- Patients Need to Be Better Informed About Steroid Complications
- Major Complications from Endoscopic Sinus Surgery on the Decline
- First Review of Frontal Sinus Inverted Papilloma Surgical Management
- Clinical Tests of Peripheral Vestibular Function Are Reviewed
- Identification of Prognostic Factors for Head and Neck Merkel Cell Carcinoma
- Nomenclature Paradigm for Benign Midmembranous Vocal Fold Lesions
Explore this issue:June 2012
Patients Need to Be Better Informed About Steroid Complications
What are the medico-legal implications of corticosteroid use in patients with chronic rhinosinusitis and/or allergic rhinitis?
Background: Corticosteroids are a mainstay of treatment for inflammatory disease of the upper airway. Because of their beneficial anti-inflammatory effects, many physicians utilize oral corticosteroids as part of a regimen of “maximal medical therapy” for the treatment of chronic rhinosinusitis. However, in light of their potential complications, uncertainty regarding the use of these agents, as well as informed consent and medico-legal implications, exist for treating physicians.
Study design: Literature review.
Setting: Division of Otolaryngology, Department of Surgery, Zablocki VA Medical Center, Milwaukee, Wisconsin; Department of Otolaryngology-Head and Neck Surgery, Oregon Health and Science University, Portland.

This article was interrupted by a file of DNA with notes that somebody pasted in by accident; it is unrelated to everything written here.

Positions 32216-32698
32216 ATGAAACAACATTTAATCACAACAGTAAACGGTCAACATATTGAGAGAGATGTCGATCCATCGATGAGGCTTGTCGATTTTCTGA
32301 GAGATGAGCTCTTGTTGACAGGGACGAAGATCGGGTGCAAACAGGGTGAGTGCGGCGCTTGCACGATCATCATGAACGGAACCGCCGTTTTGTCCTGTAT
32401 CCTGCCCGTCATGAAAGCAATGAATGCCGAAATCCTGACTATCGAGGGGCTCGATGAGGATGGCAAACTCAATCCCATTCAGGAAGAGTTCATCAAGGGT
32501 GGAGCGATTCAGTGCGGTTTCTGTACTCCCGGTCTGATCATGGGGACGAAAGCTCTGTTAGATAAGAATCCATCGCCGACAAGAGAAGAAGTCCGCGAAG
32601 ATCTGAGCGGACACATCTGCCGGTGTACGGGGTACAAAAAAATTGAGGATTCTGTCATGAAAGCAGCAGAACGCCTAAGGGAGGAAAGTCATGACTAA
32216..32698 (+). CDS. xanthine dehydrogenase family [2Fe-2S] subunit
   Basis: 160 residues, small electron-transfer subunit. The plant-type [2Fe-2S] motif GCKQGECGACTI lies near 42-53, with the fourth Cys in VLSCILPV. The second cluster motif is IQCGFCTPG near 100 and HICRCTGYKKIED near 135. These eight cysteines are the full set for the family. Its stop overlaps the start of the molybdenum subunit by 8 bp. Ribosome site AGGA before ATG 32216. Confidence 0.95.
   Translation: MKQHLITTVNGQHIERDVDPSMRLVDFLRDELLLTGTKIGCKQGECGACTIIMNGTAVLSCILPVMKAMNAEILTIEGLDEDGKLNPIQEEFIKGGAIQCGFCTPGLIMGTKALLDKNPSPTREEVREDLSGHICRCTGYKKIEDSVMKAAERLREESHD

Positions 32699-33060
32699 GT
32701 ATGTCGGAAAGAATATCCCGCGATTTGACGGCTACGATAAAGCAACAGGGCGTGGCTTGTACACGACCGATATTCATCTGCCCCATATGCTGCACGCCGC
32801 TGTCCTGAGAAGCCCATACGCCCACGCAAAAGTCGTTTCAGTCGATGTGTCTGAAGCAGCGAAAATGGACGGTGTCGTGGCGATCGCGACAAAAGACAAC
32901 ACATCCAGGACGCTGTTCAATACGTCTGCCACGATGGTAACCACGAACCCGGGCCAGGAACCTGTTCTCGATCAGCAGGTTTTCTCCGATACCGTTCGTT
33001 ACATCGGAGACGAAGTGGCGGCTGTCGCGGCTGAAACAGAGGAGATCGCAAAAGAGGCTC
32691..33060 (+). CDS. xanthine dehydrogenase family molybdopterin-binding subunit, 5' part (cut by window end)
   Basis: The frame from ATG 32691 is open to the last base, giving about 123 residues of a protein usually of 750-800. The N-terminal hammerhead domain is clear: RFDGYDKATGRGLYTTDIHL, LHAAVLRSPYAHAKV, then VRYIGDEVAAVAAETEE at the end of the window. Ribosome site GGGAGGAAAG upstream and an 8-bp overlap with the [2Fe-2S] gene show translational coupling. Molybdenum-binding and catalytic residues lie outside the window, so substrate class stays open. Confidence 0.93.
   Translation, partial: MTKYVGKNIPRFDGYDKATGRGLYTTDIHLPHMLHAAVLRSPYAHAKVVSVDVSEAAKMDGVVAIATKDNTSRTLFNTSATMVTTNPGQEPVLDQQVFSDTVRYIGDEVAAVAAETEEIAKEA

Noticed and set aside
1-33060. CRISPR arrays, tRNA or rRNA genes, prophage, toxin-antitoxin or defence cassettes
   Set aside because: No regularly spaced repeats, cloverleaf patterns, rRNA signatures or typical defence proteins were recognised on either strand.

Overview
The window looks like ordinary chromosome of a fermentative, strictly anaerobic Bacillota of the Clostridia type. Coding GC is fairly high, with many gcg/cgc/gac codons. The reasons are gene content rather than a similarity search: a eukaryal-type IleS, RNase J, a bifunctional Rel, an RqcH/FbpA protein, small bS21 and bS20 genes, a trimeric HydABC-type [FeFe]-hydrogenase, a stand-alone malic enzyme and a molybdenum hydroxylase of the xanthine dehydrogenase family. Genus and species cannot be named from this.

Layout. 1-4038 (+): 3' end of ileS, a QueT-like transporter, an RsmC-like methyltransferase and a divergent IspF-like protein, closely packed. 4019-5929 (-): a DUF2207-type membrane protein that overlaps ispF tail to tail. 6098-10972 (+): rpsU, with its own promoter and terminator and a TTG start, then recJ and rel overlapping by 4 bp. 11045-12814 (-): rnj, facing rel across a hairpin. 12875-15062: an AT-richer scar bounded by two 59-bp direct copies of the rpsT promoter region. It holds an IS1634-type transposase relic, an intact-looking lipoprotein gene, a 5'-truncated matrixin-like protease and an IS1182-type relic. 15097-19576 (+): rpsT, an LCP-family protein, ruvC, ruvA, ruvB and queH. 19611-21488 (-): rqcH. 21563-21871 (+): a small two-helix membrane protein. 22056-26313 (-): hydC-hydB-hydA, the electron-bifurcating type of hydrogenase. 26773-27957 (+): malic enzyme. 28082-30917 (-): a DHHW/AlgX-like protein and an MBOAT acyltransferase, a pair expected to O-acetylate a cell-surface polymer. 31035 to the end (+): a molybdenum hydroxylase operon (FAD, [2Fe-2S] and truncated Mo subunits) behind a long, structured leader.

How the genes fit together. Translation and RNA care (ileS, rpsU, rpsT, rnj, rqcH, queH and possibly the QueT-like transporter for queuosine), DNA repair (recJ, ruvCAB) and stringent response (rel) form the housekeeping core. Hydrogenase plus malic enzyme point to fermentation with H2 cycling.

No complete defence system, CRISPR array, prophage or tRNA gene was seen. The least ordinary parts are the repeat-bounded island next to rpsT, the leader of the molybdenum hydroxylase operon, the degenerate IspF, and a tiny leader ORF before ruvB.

Synopsis: Complications from steroid use can be extensive, ranging from psychiatric reactions to skin changes, loss of bone density and avascular necrosis (AVN) of the bone. AVN is the complication that most often leads to litigation. While this condition typically occurs with longer courses of higher doses of steroids, studies of short-term use with lower doses also exist. One notable study found 15 patients with AVN who had received a single course of steroids over a three-year period. The mean cumulative dose was 850 mg of prednisone (range, 290–3300 mg), and the mean duration was 20.5 days (range, 6–39 days). Litigation related to steroid use, according to the WESTLAW database, identifies 65 percent of cases related to “negligent use of steroids,” while 36 percent allege “lack of informed consent or incomplete/unclear consent.”
Bottom line: Clear explanations regarding the use of steroids and their expected benefits and potential risks, as well as possible alternatives, should be presented to patients. These discussions should be documented.
Reference: Poetker DM, Smith TL. What rhinologists and allergists should know about the medico-legal implications of corticosteroid use: a review of the literature. Int Forum Allergy Rhinol. 2012;2(2):95-103.
—Reviewed by Brent Senior, MD
Major Complications from Endoscopic Sinus Surgery on the Decline
What is the nationwide incidence of major complications from endoscopic sinus surgery?
Background: Although endoscopic sinus surgery is one of the most common surgeries performed in otolaryngology, knowledge of major complications is limited. Early studies with small patient cohorts at academic institutions estimated the occurrence of complications to be 1 to 3 percent of cases. This study is an attempt to determine a more accurate rate by utilizing a large nationwide patient database.